Linda Sarsour’s CUNY Speech Splits American Jews
After weeks of debate, Linda Sarsour is finally speaking at CUNY’s commencement. Sarsour, whose profile rose as a co-organizer of the Women’s March held in January, is a Palestinian activist who has made controversial statements about Israel and Zionism in the past. While some view such statements and positions as disqualifying her from speaking at CUNY’s commencement, others have defended Sarsour’s right to speak.
Brad Lander, The Forward: “I’m A Zionist And A Feminist. I Stand With Linda Sarsour”
“I do not agree with Linda on every issue. We both have strong, and divergent, views on the Israeli-Palestinian conflict. I oppose the “Boycott, Divestment, and Sanctions” (BDS) movement. She supports it. This does not make me an Islamophobe. And it does not make Linda an anti-Semite.”
Lander, a member of the New York City Council who knows Sarsour, pushes back on the explosive claims of anti-Semitism and bigotry thrown against her. Though he disagrees with BDS, he sees this as a simple political difference, not an indictment on Sarsour’s character. He discusses the years Sarsour has spent building coalitions with Jewish organizations and even raising money for the vandalized Jewish cemeteries in St. Louis.
Jeffrey S. Weisenfeld, The Forward: “Linda Sarsour’s CUNY Speech: A Moral Disaster”
“Claims of free speech in these matters are nonsense and amount to deliberate obfuscation by elected Democratic officials who have placed their chits with the radical left — to the detriment of Jews.”
Weisenfeld, a former trustee at CUNY, passionately rebuts Lander’s “delusional” defense of Sarsour. Rather, Weisenfeld frames Lander’s advocacy for Sarsour as evidence of liberal Jews’ systematic support for progressive causes “inimical to Jewish survival.” This perversion of Jewish values results in what he calls “Tikkun olam for thee, but not for me.”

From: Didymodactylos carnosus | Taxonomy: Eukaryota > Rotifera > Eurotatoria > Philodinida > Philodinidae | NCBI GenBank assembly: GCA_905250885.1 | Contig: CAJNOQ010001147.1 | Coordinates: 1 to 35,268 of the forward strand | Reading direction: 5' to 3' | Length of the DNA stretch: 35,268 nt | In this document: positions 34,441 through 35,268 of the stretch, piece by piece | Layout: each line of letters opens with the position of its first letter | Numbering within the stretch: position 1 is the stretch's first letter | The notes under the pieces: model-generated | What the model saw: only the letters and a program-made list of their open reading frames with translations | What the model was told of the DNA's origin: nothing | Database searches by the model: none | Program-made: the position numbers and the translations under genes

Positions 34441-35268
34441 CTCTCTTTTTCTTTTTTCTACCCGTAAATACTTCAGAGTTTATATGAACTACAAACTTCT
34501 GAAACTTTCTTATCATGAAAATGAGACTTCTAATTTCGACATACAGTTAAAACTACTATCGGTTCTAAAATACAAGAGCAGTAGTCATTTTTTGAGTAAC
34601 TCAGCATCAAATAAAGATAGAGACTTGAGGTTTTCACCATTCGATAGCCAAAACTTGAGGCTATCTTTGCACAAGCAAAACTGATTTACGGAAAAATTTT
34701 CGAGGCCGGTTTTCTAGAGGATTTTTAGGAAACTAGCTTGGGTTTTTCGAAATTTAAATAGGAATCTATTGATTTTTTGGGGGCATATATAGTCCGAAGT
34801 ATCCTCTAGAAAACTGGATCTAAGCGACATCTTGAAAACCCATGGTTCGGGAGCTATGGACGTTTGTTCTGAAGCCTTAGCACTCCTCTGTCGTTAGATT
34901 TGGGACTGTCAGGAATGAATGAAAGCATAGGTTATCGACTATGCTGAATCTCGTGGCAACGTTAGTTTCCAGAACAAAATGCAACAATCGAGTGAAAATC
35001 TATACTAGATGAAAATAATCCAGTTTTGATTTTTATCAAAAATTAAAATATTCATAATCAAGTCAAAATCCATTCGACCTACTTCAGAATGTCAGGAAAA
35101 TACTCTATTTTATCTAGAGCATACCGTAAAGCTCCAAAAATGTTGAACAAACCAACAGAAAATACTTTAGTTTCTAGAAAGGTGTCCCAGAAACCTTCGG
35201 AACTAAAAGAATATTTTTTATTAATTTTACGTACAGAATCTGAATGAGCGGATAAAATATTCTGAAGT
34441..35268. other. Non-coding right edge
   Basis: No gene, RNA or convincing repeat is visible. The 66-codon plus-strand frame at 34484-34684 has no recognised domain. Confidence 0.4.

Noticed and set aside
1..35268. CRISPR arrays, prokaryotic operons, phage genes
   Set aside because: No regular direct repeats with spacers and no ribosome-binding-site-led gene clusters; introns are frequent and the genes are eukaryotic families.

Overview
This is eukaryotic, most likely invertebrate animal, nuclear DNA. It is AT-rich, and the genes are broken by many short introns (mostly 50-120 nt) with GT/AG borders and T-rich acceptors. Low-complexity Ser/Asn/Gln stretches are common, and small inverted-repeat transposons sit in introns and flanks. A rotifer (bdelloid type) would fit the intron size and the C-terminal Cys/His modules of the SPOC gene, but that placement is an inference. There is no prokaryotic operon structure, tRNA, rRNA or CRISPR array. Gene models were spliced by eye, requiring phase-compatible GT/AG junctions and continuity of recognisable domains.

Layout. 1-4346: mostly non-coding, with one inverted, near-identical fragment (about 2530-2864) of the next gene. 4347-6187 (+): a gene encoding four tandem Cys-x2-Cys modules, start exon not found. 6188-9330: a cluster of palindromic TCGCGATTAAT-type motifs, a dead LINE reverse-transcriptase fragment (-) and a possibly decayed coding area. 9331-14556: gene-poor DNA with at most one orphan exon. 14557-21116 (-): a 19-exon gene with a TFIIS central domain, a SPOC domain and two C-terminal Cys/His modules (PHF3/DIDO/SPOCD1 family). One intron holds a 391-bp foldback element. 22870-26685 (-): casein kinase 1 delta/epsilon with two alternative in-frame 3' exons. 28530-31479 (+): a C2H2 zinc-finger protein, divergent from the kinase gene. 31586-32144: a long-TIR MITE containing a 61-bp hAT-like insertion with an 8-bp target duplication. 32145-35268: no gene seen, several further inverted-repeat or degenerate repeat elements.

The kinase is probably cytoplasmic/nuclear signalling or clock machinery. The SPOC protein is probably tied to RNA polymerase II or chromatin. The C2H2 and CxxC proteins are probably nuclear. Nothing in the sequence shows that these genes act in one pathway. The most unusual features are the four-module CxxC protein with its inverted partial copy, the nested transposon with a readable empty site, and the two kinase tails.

Rabbi Barat Ellman and Rabbi Ellen Lippmann, New York Daily News: “Linda Sarsour Is A Friend To Jews”
“We are rabbis in Brooklyn who have worked with Sarsour for more than a decade and, even if at times we do not entirely agree with her, we stand with her as friends and allies to support her and refute the false claims against her.”
Rabbi Ellman and Rabbi Lippmann take issue with multiple claims made against Sarsour. They discuss her efforts to foster interfaith dialogue as evidence she does not hate Jews, and they frame her positions on Zionism as understandable coming from her perspective. They dismiss any claims that Sarsour supports terrorism as absurd and “reek[ing] of anti-Muslim bias.”
Emily Shire, The Washington Post: “I”m A Zionist. I Think CUNY Should Let Linda Sarsour Speak”
“Championing Sarsour’s right to freedom of expression may just be the best way to show how misguided BDS-style methodology is, and to open up the conversation about Israel, Palestine and Zionism to a new generation of thinkers.”
Bustle editor Emily Shire first made waves in March with her New York Times’ piece questioning the anti-Zionist position in the Women’s March platform co-written by Sarsour. Although she disagreed with Sarsour then and still does, Shire believes Sarsour should be able to speak — though not based on the merit of her ideas. Shire uses the commencement controversy as an opportunity to attack the merits of BDS, which Sarsour supports. Shire views “honoring Sarsour’s right to freedom of expression” as “an essential lesson to anti-Zionist critics.” Sarsour’s support for BDS, says Shire, endorses an anti-intellectual position that impedes the same real dialogue Sarsour’s defenders are advocating for.
Steven Davidson is an editorial fellow at The Forward.